By Trisha Marczak-Taurinskas | Jul 18, 2018


SAN FRANCISCO –– The Supreme Court of California allowed a lawsuit against Sony Electronics Inc. over birth defects to move forward on July 5.

The lawsuit alleges the company is responsible for birth defects resulting from a mother’s exposure to toxic chemicals while working at the company’s plant. 

The Supreme Court decision reverses an appellate court's 2012 judgement that ruled the complaint was time-barred under the statute of limitations for birth and prenatal injuries. California's high court, however, decided the limitations period is tolled while the plaintiff is a minor, and thus, the claims are not time-barred.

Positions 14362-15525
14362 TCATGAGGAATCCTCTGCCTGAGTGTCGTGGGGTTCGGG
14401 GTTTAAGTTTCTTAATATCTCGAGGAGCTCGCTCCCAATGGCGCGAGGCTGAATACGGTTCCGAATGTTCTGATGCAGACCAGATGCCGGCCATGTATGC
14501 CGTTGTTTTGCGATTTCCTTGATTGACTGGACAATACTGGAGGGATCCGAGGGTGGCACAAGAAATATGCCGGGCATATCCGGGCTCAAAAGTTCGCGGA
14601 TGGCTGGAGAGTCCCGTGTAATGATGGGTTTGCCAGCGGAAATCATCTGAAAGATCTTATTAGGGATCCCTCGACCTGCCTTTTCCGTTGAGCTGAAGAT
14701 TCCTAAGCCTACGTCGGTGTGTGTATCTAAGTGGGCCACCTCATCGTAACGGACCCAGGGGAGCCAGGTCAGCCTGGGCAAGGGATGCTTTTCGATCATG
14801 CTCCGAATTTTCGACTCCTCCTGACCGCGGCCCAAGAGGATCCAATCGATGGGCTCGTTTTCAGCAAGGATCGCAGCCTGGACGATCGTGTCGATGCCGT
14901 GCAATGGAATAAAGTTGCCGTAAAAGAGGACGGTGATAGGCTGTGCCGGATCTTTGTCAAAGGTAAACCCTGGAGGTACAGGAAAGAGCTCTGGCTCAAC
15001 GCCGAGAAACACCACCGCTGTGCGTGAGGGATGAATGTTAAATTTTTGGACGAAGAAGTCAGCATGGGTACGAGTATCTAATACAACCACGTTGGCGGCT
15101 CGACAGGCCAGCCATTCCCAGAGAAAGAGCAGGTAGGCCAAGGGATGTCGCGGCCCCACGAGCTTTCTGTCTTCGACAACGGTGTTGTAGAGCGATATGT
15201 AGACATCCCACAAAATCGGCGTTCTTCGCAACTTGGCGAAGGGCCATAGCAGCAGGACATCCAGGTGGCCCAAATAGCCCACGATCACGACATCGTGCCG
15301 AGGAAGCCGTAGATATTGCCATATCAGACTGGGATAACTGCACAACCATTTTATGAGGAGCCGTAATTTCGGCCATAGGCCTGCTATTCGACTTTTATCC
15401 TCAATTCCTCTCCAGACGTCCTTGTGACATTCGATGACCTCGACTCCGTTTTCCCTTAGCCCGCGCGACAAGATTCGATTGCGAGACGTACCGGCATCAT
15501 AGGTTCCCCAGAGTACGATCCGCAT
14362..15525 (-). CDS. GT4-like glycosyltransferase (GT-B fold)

Dominique Lopez sued Sony Electronics Inc. in 2012, at the age of 12, alleging her birth defects resulted from her mother’s exposure to toxic chemicals as an employee of the electronics company. Her mother worked at a manufacturing plant for more than 20 years, allegedly alongside teratogenic and reproductively toxic chemicals.

Lopez was born with multiple birth defects, including chromosomal deletion, cervical vertebrae fusion, facial asymmetry, dysplastic nails, diverticulum of the bladder and a misshapen kidney.

Sony initially argued the lawsuit was time-barred, because it fell after the six-year statute of limitations for birth defect injuries. 

But Lopez's mother said her case fell under another state statute relating to injuries covered by exposure to toxic chemicals. That statute of limitations is only two years, but takes into account a tolling period for mental incapacity. 

The state Supreme Court sided with Lopez and her mother.

The case will now go back to the trial court.

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